April 2018
Interview Jareh Das

As Principal and Founder of Niger architectural firm atelier masōmī, Mariam Kamara along with her team of architects, designers and urbanists “develop innovative solutions in architecture and design, with a sensibility that adapts to local techniques.”  Architecture, according to Kamara should be socially ngaged, democratic and provide economically empowering spaces for populations.

This socially engaged approach to finding solutions to the built environment has led the firm to ealise innovative yet context-sensitive architectural projects of varied scales and in Niger including Niamey 2000, a housing project in Niamey which proposed a new culturally appropriate model for increasing density to counter the city’s aggressive growth; and HIKMA, a religious and secular library complex in Dandaji transformed from its previous use as a place of worship. Architecture is Kamara’s second career as studied for a bachelor’s in Computer Technology at Purdue University (2001) and received a Master of Science in Computer Science from New York University (2004).  She then took the decision to study architecture with a Master of Architecture program from the University.


Jareh Das: Could you talk about how you moved from Computer Science to architecture as a second career and if you are an advocate for interdisciplinary conversations between architecture and other disciplines?
Mariam Kamara: Architecture is actually my second career (I was a software developer for many years before that.) I wanted to pursue it since I was a teenager, but coming from Niger, it didn’t feel reasonable at the time to choose a creative career. I didn’t know anyone who was an architect. Later I came to view architecture as much more than a creative pursuit but as a conduit for positive contributions in the social, economic, cultural and often even political dimensions of a place. This realization gave me the push. I needed to go back to university and finally fulfil this dream.

Major African cities continue to grow exponentially particularly in population and there is a need to densify urban centres with the risk of sacrificing green and leisure spaces for tower blocks. How do you see architecture operating to combat the current challenges faced by growing cities?
In spite of its growth, the population and land availability ratio is such that it is premature to offer high-rises as a solution for increasing density.  Not to mention that high-rises are actually not the only solution for creating density. There are cities where incredible density is achieved without necessarily having high rises, a city like Paris comes to mind where buildings are capped at about 6 stories in most neighborhoods.  Berlin is another example which has a good amount of density without necessarily having apartment towers everywhere. There are different ways of addressing the density aspect and Niger is definitely one of those places. The cultural inappropriateness of apartment towers are related to their tendency to erase social connections. Even in Western countries, we now understand that the by-product of that typology is that it has contributed to isolating people. Niger being a country where social and communal life is really important, you can understand quickly how such a typology would actually be damaging to the social fabric. I find it more interesting to see how we can achieve density with lower rises keeping people in proximity to each other, thinking of solutions to make sure that in spite of the density people can still interact with one another. We spend a lot of time devising ways to ensure people’s paths cross and they have opportunities to talk to one another, they are on the street, or in shared spaces together.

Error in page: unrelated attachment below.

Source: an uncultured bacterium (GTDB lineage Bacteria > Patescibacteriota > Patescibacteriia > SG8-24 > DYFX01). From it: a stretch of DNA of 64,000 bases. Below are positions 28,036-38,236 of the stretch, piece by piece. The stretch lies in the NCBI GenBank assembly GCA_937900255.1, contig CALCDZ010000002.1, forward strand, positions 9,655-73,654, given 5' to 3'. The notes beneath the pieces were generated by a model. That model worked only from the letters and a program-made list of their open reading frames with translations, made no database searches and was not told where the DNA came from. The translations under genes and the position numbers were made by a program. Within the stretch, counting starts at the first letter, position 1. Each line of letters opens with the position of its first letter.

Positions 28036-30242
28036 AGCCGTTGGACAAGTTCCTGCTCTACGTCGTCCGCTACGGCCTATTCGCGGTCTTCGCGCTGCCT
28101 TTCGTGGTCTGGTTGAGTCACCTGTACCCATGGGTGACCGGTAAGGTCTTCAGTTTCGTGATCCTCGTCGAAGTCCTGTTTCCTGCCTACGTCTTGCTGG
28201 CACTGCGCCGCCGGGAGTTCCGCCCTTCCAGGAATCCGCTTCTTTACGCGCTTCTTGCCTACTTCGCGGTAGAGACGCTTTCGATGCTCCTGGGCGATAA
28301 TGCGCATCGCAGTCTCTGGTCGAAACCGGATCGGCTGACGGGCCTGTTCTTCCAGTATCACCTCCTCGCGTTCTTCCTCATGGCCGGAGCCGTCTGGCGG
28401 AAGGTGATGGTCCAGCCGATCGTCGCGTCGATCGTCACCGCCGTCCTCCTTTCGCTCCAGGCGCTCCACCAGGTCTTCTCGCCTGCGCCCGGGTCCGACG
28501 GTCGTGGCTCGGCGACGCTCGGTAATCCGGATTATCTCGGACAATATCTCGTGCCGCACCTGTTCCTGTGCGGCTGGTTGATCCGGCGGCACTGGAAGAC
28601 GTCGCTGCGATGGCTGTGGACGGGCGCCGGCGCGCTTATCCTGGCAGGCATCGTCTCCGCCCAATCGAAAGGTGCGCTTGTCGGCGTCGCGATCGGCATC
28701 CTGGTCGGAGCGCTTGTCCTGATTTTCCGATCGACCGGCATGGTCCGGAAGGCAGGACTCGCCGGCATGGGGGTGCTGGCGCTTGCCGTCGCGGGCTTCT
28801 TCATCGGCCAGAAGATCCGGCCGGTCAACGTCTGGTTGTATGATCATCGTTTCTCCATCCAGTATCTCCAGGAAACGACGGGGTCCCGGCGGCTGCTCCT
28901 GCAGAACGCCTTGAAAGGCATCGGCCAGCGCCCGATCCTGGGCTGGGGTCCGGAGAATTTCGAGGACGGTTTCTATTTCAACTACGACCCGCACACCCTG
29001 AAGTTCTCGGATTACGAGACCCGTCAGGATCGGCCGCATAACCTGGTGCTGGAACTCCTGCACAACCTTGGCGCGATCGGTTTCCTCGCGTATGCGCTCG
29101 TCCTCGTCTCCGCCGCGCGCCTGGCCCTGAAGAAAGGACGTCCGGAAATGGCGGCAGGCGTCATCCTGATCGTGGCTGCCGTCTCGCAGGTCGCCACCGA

Atelier masōm works very much on socially engaged projects, which change the lives of users. Could you discuss a bit about what you have discovered looking back to the history of local techniques in Niger architecture that have been valuable to realized projects?
Niamey 2000 takes its inspiration from pre-colonial cities of the region, such as Timbuktu in Mali, Kano in Nigeria, or Zinder in Niger, which were all dense urban centers in their day. The cities’ organic configurations of intricately intertwined homes were often two or three stories in height, while still maintaining a sense of privacy and intimacy.  It takes a firm position on material selection by using unfired, earth masonry and passive cooling techniques to protect against Niger’s scorching temperatures. As is the case in many parts of the world, local materials have been increasingly abandoned in urban centers in favor of concrete. The contemporary design of Niamey 2000 reintroduces locally derived resources to the construction industry and offers affordable homes to a broader range of the city’s growing population.

How can architecture help create future solutions for the rising youth population in the African continent and what models are you adopting in Niger specifically?
Niger’s growth comes with a youth explosion. 75% of the population is below 25 years old! One of the things in Niger which might be different in other countries is that there is very little for the youth to do. Aside from education and many other pressing challenges, the country invests in social and cultural projects with great financial difficulty. As architects and urban thinkers, we have to get creative in how we fold this need into our projects, even if we are not asked to. It is something we are always mindful of in our projects. (…) Find the full version of  this interview in SOMETHING WE AFRICANS GOT #8

Something we africans got #8
April 2018
Jareh Das